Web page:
Friday, January 4, 2008

Bad habits die hard

I have a bad habit of pulling away into my own "zone" and losing touch with people. One of the things I've done to combat this is to participate as a volunteer on the local town parks and recreation advisory board, volunteer to help the Chamber with its Web site, and serve as organizer for local Web Design meetings:



One thing I've learned from volunteering to set up a site for a local Chamber: most people still do not grasp the idea of single sourcing. The Web is just another conduit for information, so if you've typed in "XYZ" into a newsletter, you might as well have just typed it into an article on a Web site. Instead, people insist on doubling-up on the work and adding the expense of having Web Designers cut-and-paste materials they've already written into a Web page.

Moral: If what you're really looking for is help doing the copy-writing, then who you really need on a regular basis is a good writer, not a designer. On the other hand, if you've got information to publish in periodically through multiple channels, you don't need someone else to cut-and-paste for you, you need to put an effective single-sourcing workflow in place.

Incidentally, although I completed the Web site for free, and set in place automated advertising, calendars, event registration, search capability, and fully automated membership updating from QuickBooks; even though the site was for practical purposes self-maintenable; even though people liked the style; the Chamber decided that they needed to ask for a round of sealed bids for maintaining the site. I realized that something else was going on, but I could only speculate. I made a competitive but-by-no-means-low bid, but never heard back from the Chamber... that is, no formal bid award announcement was made. I decided I had to focus on my studies and other clients. My reasoning was that if free wasn't low-cost enough, and the organization was going to demand formality but not provide it in return, I probably couldn't afford them as a client.

Tuesday, January 1, 2008

Tensegrity model

This model of a tensegrity icosahedron has been on the shelf for several years. It has aluminum struts terminated with non-threaded shoulder-eye "blanks" pushed into pan-head nylon anchors.



The original model, like most hobbyist and even commercial kits, used rubber bands as tension chords. I was looking for something more... scalable. One of the points of such models is to illustrate a large-scale design principle on a small scale, but rubber bands are really not a fair approximation of materials actually used in constructing larger tensegrities. So I took the opportunity of the holiday vacation to rework the model with construction grade materials.

Rubber bands, "bungie" cords, stretch cord, and the like, are ok for a crude approximation, but there are difficulties with using very flexible materials. First, rubber-based products decompose relatively rapidly upon exposure to air. A model will be sitting on a shelf, and one day you'll hear a twang and see the model bounce onto the floor. Second, such models are supposed to be engineered, at least in principle, which means calculating lengths, working loads, deflection, etc, etc, etc. But working with cheap rubber straps, hoops, and/or knotted cord means that tension loads will be unpredictable, even in principle. One recent article on tensegrity masts in Make magazine referred to a step in the construction process as "fluffing" the model. That's ok for straw models using band-aids and masking tape, but I wanted something predictable.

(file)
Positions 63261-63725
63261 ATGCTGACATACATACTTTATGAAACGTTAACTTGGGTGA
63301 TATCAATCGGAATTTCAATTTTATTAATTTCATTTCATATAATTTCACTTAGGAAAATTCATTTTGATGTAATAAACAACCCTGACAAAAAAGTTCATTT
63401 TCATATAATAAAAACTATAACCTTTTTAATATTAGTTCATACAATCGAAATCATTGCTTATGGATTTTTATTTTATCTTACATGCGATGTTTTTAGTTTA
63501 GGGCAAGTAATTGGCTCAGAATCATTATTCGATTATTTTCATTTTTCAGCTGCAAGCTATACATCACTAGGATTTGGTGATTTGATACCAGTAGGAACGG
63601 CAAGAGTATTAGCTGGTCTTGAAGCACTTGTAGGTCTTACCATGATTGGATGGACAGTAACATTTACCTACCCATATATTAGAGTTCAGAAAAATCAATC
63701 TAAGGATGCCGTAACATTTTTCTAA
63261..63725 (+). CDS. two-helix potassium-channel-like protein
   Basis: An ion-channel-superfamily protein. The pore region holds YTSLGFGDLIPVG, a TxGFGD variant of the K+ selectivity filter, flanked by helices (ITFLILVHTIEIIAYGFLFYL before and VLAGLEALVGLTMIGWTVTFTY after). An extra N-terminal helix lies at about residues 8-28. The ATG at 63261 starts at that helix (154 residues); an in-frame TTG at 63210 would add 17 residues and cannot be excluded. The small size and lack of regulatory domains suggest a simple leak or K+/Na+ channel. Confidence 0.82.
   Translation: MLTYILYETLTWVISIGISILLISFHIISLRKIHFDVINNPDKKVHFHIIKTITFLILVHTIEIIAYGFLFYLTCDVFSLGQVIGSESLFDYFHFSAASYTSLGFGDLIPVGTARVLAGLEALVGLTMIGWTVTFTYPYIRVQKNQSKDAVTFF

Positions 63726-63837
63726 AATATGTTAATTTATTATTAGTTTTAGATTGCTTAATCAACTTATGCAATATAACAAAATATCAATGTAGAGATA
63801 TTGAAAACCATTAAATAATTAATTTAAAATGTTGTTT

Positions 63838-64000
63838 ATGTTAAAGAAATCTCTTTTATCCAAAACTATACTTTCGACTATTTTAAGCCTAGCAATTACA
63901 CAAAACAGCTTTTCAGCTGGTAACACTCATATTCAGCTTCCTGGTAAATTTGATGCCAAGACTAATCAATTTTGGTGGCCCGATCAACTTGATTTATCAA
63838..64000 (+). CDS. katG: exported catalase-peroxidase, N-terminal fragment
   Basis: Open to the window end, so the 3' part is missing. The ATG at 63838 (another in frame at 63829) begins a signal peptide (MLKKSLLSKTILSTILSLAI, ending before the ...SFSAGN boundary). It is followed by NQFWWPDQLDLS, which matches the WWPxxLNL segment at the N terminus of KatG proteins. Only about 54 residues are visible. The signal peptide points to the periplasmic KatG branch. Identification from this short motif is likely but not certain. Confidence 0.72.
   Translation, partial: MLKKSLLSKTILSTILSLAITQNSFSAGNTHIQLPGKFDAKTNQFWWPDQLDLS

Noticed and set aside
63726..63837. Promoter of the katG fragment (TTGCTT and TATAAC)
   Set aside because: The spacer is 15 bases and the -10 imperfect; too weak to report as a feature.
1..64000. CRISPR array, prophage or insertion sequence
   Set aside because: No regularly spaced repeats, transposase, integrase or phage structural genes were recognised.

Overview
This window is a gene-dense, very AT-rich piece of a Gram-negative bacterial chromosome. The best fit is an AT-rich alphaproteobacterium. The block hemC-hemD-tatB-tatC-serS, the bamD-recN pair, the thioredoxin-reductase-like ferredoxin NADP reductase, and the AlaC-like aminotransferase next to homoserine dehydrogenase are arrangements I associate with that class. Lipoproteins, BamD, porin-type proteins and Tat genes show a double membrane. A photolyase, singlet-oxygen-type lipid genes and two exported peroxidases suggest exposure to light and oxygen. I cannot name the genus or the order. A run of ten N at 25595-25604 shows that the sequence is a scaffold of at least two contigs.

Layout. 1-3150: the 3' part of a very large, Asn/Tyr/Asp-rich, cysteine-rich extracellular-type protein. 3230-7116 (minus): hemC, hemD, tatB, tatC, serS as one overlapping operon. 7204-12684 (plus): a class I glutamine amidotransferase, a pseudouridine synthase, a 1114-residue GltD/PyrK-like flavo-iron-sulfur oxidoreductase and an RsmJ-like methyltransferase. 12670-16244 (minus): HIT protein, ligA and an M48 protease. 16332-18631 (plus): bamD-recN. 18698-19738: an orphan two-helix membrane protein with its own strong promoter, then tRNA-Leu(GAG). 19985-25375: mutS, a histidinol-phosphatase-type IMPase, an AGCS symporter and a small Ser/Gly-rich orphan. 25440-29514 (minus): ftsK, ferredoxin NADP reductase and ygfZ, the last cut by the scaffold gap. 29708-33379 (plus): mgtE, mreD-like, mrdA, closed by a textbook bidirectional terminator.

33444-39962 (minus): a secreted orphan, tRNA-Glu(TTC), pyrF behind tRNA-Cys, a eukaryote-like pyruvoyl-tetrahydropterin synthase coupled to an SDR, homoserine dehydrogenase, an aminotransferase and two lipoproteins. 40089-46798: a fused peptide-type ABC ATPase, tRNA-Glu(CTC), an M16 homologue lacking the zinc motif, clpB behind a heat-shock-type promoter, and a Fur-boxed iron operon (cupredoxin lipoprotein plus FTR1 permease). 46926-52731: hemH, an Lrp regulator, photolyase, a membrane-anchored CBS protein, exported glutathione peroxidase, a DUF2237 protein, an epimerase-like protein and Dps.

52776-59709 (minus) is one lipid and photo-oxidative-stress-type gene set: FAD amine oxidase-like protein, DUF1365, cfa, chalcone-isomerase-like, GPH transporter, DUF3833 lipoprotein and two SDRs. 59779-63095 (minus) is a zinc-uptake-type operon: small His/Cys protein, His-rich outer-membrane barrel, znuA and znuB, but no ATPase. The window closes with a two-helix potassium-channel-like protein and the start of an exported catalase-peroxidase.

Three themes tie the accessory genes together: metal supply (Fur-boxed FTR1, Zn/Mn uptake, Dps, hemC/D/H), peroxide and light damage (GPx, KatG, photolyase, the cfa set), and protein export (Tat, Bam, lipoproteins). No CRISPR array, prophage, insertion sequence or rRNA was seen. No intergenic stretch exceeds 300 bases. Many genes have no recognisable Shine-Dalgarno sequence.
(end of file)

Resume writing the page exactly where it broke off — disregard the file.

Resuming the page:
I envisioned the solution way before I found it: the problem called for an adjustable axial connector, that is, one that is in-line with the tension cable. The function would be sort of like a turnbuckle, in that the tension could be adjusted post-construction, but it would be connected at the terminal ends of the cable. This eventually led me to dead-end terminals, then to swageless connectors, which can be found in the boating industry. QuickAttach is a good examplar. Yet, I was unable to find any manufacturer supplying such connectors in a small enough size; anyway, at +$20 each commercial products are way too expensive for model building.

After a lot of searching over the holiday, I devised a method using low cost off-the-shelf parts to emulate the swageless rigging. The parts included electrical wire nuts, shoulder eyes, and monofilament fishing line. A 1/16" drill bit, cordless drill, wood-and-nail jig, a spring clamp, and some needle-nose pliers, completed the tools necessary. A close-up of the terminal end is shown on the right.

I was initially worried that the threads on the shoulder eyes would shred the monofilament., but informal trials with the micro-rigging showed that it typically failed only under substantial force. Often the cables failed at a point other than the terminal end, so I had my axial connector and an effective procedure for assembling the cables. With this method, it is practical to create tensegrity models with components having predictable cable dimensions.

If you find this useful and decide to use this method, please don't follow Fuller's example: give me some credit. You can do this by referring to this method for building a tensegrity as the "MAC" method, which can stand for "Mitch's Axial Connectors" or "Mitch Amiano's Connectors".